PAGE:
Pay raise, family leave become law

By Orhan Cam shutterstock photo ID: 545314126 

President Donald Trump signed the annual defense policy bill and two funding bills into law late on Dec. 20, in time to avoid a government shutdown.

The National Defense Authorization Act for fiscal year 2020 includes a new benefit for federal employees -- 12 weeks of paid family leave upon the birth, adoption or fostering of a child. The benefit takes effect Oct. 1, 2020, and covers feds with one year or more of service.

The two funding packages, signed before the current continuing resolution expired at midnight Dec. 20, fund discretionary programs at $1.4 trillion, with most department seeing spending hikes. The bill includes a 2.6% pay raise for federal employees and an average uptick of 0.5% in locality pay, so many feds will see a 3.1% pay raise.

Trump tweeted out a letter to "Our Incredible Federal Workforce" after signing the funding bills in evening.

"Your great contributions to this Nation are why I am pleased to inform you that I recently signed into law major improvements to compensation and benefits for Federal Employees," Trump wrote. "As the chief executive of the Country's largest workforce, I am proud to say that our Government is leading by example in changing the culture of how we support working families."

The House and the Senate passed the funding bills earlier this week, dividing the 12 appropriations buckets into two bills: one focused on domestic spending, including Veterans Affairs and foreign aid, and the other funding defense, homeland security and law enforcement as well as commerce, science, financial services and general government. Both bills easily passed in both chambers of Congress.

The signing of full-year appropriations bills not only ends the threat of a shutdown, it gets agencies off of continuing resolutions, giving acquisitions and future planning a boost.

The bills also include a host of cyber, IT, acquisition and government operations changes. One notable provision is a $25 million boost for the central Technology Modernization Fund -- a no-year revolving pool of money authorized through 2025 that agencies can access to underwrite IT upgrades, typically moves to managed services.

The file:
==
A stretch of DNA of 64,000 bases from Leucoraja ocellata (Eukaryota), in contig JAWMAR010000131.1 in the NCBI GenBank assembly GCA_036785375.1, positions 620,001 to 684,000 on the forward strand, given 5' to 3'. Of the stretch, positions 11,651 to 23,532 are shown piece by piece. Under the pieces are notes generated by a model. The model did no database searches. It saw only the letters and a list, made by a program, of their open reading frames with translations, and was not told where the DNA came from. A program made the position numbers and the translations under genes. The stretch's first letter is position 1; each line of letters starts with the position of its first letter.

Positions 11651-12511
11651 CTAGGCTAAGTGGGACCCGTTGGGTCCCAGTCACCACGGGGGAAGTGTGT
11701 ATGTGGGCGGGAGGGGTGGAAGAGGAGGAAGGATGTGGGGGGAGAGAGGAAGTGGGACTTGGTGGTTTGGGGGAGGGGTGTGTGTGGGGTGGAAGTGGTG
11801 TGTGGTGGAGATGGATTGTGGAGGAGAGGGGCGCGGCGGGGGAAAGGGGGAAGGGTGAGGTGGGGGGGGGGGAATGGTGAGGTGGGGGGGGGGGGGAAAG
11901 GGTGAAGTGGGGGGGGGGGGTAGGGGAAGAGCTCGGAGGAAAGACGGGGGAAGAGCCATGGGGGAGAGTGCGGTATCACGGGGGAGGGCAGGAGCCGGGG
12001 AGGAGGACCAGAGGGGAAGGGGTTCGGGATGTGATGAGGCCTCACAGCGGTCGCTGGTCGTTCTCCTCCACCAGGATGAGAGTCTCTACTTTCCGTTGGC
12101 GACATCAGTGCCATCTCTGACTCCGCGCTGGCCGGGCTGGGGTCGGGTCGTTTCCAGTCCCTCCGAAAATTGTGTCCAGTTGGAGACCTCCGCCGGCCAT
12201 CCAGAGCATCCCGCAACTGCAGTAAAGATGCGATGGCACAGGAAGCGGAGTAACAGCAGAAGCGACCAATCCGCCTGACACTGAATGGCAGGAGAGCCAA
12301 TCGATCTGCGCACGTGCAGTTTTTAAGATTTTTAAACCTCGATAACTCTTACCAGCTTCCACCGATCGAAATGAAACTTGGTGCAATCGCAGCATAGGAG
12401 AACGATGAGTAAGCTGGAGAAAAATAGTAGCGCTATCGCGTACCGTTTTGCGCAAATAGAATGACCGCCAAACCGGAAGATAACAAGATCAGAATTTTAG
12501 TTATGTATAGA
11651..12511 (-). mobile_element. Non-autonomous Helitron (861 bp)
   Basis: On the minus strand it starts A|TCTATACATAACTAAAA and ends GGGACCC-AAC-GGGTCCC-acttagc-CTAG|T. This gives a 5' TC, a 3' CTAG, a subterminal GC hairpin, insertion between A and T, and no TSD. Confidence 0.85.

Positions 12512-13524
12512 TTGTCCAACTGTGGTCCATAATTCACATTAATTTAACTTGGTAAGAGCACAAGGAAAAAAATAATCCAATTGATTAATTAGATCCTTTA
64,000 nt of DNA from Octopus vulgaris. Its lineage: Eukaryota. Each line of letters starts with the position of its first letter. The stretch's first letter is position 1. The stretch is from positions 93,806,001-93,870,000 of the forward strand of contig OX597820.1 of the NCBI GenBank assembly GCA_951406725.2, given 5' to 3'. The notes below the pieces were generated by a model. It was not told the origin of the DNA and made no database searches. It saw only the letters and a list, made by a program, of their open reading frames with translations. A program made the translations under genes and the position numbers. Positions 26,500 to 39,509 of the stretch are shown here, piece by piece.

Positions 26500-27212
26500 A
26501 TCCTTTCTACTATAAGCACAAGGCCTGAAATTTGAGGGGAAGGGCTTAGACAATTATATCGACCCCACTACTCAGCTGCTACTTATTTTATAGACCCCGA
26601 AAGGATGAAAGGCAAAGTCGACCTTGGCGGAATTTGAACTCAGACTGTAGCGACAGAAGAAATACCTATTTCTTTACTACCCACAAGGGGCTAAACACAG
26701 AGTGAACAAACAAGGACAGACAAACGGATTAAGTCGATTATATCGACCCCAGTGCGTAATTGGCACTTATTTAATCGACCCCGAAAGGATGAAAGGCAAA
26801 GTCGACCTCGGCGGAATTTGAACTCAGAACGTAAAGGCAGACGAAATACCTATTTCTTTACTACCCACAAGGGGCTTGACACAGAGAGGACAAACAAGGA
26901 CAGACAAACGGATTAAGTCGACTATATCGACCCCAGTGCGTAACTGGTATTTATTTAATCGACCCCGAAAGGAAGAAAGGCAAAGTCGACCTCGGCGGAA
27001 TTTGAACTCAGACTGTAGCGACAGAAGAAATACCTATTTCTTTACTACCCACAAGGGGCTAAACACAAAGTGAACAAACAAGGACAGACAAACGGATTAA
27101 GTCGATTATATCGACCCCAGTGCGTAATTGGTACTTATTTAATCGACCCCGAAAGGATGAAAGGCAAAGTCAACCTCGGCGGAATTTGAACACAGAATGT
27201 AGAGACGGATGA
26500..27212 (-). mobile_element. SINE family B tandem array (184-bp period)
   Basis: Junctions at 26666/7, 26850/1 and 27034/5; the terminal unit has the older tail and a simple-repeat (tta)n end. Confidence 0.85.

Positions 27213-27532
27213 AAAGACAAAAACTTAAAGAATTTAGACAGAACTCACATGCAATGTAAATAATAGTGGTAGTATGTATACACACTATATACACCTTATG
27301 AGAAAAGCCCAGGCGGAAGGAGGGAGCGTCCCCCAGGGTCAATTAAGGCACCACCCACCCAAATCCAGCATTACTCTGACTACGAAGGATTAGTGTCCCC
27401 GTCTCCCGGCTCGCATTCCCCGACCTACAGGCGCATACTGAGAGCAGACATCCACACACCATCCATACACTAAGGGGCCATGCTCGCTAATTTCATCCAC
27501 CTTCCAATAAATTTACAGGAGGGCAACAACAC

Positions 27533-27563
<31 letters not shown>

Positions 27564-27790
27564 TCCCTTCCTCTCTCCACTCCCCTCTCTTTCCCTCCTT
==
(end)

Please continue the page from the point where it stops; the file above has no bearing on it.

The family leave measure in the NDAA is the result of years of activity on the part of federal employee advocates and lawmakers. The legislative language was offered as an amendment by Rep. Carolyn Maloney (D-N.Y.), who has long backed family and dependent care leave benefits for feds. The benefit was added in a bit of legislative horse-trading that allowed for the establishment of Space Force.

Tony Reardon, national president of the National Treasury Employees' Union, called the new policy, "one of the most consequential workplace benefits granted to federal employees in many, many years."

About the Author

Adam Mazmanian is executive editor of FCW.

Before joining the editing team, Mazmanian was an FCW staff writer covering Congress, government-wide technology policy and the Department of Veterans Affairs. Prior to joining FCW, Mazmanian was technology correspondent for National Journal and served in a variety of editorial roles at B2B news service SmartBrief. Mazmanian has contributed reviews and articles to the Washington Post, the Washington City Paper, Newsday, New York Press, Architect Magazine and other publications.

Click here for previous articles by Mazmanian. Connect with him on Twitter at @thisismaz.


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